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Germans’ love of cash: obsession or pragmatism?

by Viktoria Dijakovic | Feb 13, 2018

dandelion_smallIt’s no secret: Germans love cash, and they express their affinity for it at any occasion that calls for an opinion on payments. This fondness is not synonym for old-fashioned or nostalgic - quite the contrary - as data on Germany’s economy have proven time and again. Numerous researchers have tried to scientifically analyze the cause of this relationship is, but it is hard to point to one specific reason. Explanations go from an appreciation for privacy, to a difficult history with inflation, to a genuine fear of debt, and more.

Regardless of the reasons for this relationship, Germans are the ones behind the existence of the €500 – the Eurozone’s highest denomination banknote that is due to be phased out. They are also the biggest euro issuers of the entire Union, accounting for almost 50% of the €1.1 trillion notes in circulation.

And although Matthew Campbell, author of the Bloomberg article “Germany is still obsessed with cash”, hints at a rising shift in habits in Europe’s economic powerhouse, it remains to be seen how the payments landscape evolves in Germany. While Germans might be starting to adopt cards and mobile payments, this shift does not automatically imply an abandonment of cash. Indeed, Bundesbank President Jens Weidmann confirms that “German citizens value cash very highly, and that’s quite simply a fact” and adds that the German central bank will do all that is necessary to respond to the needs of its citizens.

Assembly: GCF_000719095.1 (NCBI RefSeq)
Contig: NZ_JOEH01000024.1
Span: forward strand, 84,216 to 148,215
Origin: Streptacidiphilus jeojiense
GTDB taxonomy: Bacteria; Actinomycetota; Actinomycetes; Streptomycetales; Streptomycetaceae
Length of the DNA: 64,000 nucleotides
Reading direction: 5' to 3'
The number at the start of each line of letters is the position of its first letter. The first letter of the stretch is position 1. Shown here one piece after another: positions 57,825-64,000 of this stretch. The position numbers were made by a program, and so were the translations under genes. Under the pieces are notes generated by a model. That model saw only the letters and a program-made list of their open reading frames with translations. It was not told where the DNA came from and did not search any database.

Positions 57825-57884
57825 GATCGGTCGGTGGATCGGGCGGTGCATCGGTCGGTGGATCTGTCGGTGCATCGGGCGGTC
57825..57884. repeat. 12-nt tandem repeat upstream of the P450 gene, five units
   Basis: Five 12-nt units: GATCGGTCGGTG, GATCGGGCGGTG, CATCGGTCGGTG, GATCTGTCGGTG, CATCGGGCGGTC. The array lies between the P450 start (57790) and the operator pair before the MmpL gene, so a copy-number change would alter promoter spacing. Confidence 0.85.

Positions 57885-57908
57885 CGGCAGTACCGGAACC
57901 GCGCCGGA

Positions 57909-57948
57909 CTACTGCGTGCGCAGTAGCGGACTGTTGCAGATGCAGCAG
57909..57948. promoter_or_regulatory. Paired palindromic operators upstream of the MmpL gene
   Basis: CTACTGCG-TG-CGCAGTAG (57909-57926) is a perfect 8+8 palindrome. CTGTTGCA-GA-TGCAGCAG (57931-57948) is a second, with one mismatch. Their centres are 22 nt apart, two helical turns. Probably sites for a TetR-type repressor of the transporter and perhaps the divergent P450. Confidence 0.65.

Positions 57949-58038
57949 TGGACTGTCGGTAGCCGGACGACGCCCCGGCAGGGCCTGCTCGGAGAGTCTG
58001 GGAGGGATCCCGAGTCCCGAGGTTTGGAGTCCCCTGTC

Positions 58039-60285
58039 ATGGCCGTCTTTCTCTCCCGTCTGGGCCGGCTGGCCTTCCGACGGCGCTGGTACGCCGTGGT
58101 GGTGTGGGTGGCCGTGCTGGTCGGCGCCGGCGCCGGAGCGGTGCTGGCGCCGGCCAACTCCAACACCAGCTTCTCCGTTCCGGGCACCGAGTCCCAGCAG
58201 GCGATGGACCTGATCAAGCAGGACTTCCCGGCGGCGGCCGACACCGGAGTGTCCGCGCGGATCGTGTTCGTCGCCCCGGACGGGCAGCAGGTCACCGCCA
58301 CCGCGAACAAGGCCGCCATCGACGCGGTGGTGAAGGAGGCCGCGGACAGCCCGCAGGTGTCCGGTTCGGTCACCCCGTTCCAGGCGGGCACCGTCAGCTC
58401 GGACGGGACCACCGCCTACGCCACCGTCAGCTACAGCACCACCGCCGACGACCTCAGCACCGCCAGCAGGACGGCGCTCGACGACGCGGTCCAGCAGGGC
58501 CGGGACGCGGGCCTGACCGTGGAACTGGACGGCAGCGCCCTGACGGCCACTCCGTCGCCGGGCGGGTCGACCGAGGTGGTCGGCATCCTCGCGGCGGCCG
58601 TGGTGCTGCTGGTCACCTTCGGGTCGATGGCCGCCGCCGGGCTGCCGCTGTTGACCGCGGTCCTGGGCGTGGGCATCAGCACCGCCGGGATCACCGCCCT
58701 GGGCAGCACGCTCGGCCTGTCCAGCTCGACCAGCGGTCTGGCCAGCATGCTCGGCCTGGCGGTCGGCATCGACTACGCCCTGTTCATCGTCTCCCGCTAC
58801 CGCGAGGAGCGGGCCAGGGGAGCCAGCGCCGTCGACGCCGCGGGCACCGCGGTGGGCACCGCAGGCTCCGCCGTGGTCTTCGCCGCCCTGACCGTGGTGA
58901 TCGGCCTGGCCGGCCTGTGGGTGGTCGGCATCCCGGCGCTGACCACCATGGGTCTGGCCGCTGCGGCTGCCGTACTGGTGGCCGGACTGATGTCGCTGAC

Also, Germans like their independence, as Member of Parliament Klaus-Peter Willsch states: “[cash] gives you independence from people making monetary policy”; and they also like the anonymity it can offer in daily transactions.

As Campbell notes, these issues might not be of such concern for Germany’s Northern neighbors, the Swedes, who are extremely confident in their government and their payment system. But this attitude could also be a potential sign of Swedish naivety vis-à-vis the authorities, as Bengt Nilervall, a payment expert puts it. So are Germans really obsessed, as suggested by Campbell, or are their simply cautiously pragmatic by choosing to diversify their options, even when that means being frequently scrutinized as the odd duck? It will remain to be seen how the debate and habits evolve over time, but what is certain is that there are certainly greater risks involved when there is no diversification, regardless of the convenience of the payment method.


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